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“I wouldn’t invest in the stock market, it’s too risky”My colleague, 2021
Investing is often portrayed by the media as some sort of giant casino. The image in many of our minds is of chalkies running back and forth amongst an absolute din of noise, whilst wealthy investors make large “Bets” on the next big thing.
If this is the way you approach “investing” in the stock market, it truly is risky. This sort of short-term speculation is gambling. Exciting for some, but completely different from the boring investing that is likely to provide good long-term returns.
Really long-term investing in broad-based index funds is the exact opposite of gambling at a casino.
The casino is rigged to make a consistent and reliable profit. Over the long term, despite exciting moments and wins along the way, gamblers are guaranteed to lose. In contrast, with passive broad investing, you are guaranteed to win if you stay invested long enough.
The certainty of investing gains probably only comes after 20+ years of investing, however. But you are highly likely to do well over 5-10 year periods as well.
Investing for under 5 years? No one can tell you how your investments will perform. More than 50% of the time you will gain, the rest of the time you will lose. This is why most investment information sources suggest a minimum time frame of 5-7 years to invest in the stock market.
Wanting to Avoid Investing Risk Altogether
“Successful investing is about managing risk, not avoiding it.”Benjamin Graham
No one can completely avoid risk in investing or life. Crossing the road, eating a meal and even walking involves some risk of death according to this cheery site.
As with most things, it is not about avoiding risk altogether (it’s impossible) but minimising risk, weighing risks against likely benefits and minimising controllable risks.
When selecting an investment, the first thing we should look at is risk. This is important to consider before getting seduced by the promised returns. Exceptional promised returns often involve large amounts of risk (or downright scams).
There are many different types of investing risk, but some of these you have some control over.
Investing Risk: Inflation Risk
Inflation risk is almost inevitable. Over time, the price of goods and services goes up. It’s not really noticeable (usually) in the short term, but is obvious looking back at historical prices.
Your parents have probably thrilled you with long stories about their first job paying only $20 per week. Wages increase (hopefully) to compensate for the increase in the cost of living or the other way around. Everything gets more expensive.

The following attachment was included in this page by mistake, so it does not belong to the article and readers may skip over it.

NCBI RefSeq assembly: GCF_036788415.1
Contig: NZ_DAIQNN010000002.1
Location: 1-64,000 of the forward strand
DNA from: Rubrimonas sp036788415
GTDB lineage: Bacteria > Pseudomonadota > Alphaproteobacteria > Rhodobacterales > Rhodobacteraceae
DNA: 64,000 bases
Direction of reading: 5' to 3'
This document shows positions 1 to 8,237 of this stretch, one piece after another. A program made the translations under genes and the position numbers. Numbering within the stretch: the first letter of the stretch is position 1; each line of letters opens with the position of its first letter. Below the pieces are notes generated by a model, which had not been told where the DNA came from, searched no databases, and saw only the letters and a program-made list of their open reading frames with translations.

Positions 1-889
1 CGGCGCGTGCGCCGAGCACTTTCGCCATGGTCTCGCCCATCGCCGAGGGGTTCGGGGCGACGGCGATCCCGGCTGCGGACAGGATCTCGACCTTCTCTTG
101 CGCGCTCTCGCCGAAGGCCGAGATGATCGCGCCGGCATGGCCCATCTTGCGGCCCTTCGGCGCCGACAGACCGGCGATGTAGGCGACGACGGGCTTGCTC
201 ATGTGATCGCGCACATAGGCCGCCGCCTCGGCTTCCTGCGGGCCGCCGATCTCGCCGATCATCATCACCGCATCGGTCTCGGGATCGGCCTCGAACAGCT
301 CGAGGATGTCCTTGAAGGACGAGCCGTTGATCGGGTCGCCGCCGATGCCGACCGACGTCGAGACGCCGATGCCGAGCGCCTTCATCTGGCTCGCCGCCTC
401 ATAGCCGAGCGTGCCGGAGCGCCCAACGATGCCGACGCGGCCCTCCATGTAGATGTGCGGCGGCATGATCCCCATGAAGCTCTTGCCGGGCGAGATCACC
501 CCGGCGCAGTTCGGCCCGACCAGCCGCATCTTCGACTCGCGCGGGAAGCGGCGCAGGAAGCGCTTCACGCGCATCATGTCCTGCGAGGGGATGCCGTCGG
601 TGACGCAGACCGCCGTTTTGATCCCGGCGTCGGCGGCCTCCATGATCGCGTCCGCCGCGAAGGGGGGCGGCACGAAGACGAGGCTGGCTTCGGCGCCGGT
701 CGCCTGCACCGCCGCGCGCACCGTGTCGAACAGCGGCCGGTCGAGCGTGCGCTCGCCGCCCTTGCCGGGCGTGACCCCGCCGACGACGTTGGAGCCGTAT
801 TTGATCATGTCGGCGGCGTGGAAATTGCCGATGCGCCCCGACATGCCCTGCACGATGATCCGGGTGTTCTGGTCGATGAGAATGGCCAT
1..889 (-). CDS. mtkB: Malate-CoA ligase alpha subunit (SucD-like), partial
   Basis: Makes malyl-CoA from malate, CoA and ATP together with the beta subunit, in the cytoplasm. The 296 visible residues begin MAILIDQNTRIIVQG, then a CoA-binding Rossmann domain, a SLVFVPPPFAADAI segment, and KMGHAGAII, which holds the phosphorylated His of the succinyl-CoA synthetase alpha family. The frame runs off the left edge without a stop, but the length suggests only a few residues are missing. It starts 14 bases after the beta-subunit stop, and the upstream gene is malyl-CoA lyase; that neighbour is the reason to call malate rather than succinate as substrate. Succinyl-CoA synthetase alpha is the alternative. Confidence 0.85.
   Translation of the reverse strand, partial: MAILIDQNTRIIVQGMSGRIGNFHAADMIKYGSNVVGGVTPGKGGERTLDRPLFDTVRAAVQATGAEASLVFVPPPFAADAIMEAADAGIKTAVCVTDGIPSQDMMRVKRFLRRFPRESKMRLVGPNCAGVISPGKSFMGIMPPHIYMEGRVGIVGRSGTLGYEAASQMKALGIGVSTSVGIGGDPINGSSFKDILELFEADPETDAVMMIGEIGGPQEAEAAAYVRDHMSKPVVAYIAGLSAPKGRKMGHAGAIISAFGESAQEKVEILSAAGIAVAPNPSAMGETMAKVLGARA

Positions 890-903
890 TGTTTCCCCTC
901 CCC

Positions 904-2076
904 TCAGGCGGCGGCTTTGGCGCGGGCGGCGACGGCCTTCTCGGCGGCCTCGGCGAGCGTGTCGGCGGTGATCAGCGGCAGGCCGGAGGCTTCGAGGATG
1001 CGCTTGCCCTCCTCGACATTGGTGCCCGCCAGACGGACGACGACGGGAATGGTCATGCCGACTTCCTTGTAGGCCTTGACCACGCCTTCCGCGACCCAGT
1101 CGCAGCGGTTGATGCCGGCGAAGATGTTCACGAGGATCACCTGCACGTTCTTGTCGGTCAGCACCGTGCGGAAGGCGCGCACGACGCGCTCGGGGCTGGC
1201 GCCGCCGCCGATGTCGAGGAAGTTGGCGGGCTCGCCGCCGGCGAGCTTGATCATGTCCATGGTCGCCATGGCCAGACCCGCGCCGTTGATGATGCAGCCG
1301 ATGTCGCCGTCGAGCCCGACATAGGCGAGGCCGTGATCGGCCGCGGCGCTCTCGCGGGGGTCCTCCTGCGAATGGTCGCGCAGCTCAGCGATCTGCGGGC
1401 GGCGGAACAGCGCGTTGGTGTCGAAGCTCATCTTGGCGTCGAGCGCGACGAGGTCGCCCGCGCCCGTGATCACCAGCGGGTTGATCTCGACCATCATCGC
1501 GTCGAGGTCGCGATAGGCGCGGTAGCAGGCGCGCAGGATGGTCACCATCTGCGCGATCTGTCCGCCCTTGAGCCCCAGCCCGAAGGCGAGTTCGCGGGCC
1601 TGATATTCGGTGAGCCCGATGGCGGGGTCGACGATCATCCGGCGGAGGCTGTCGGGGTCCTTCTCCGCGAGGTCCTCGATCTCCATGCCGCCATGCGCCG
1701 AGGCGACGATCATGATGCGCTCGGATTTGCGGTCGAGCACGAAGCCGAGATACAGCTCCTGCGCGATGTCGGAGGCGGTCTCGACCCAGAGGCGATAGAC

The Reserve Bank of Australia aims to keep inflation at around 2-3% per year, over the long term. A little inflation is healthy for a growing economy. Too much, or too little is generally bad news for the economy.
If you hoard all your extra income in a savings account earning around 1%, your emergency fund is actually decreasing in real value (aka purchasing power).
If $30,000 was enough to fund 6 months of living expenses in case of an emergency in 2021, in 2031 you will need over $40,000. And that is assuming you have completely resisted lifestyle inflation!
Including interest earned, you would have only $33,138.
This leaves us with two options to maintain an appropriate emergency fund
- Ensure your emergency fund is earning more than the rate of inflation (hopefully remaining 2-3%).
- Keep adding a little extra to your emergency fund each year to compensate for inflation
It also makes it obvious that saving large amounts of money in a bank account is not getting to get you very far. If you want to outearn inflation over the long term, investing that extra is more likely to achieve your goals.
Australia has been living through a period of unusually low inflation recently. Due to the quantitative easing instituted in response to the COVID-19, there has been lots of talk about hyperinflation.
Risk in Investing: Longevity Risk
This is the risk, in the case of retirement savings, that you live longer than your savings last.
It’s a common and understandable fear among retirees. It is also a compelling reason to make sure your money is earning optimal returns for the risk taken.
It’s probably better to be alive and having to scramble to find some extra cash vs dead.
There is also the risk of the opposite – not living nearly as long as expected, and missing out spending all that dough!
Back up plans in case your investments don’t perform as well as you hoped can be formed. If you have planned to live off the income off your investments (eg investment property), the assets themselves may need to be eventually sold.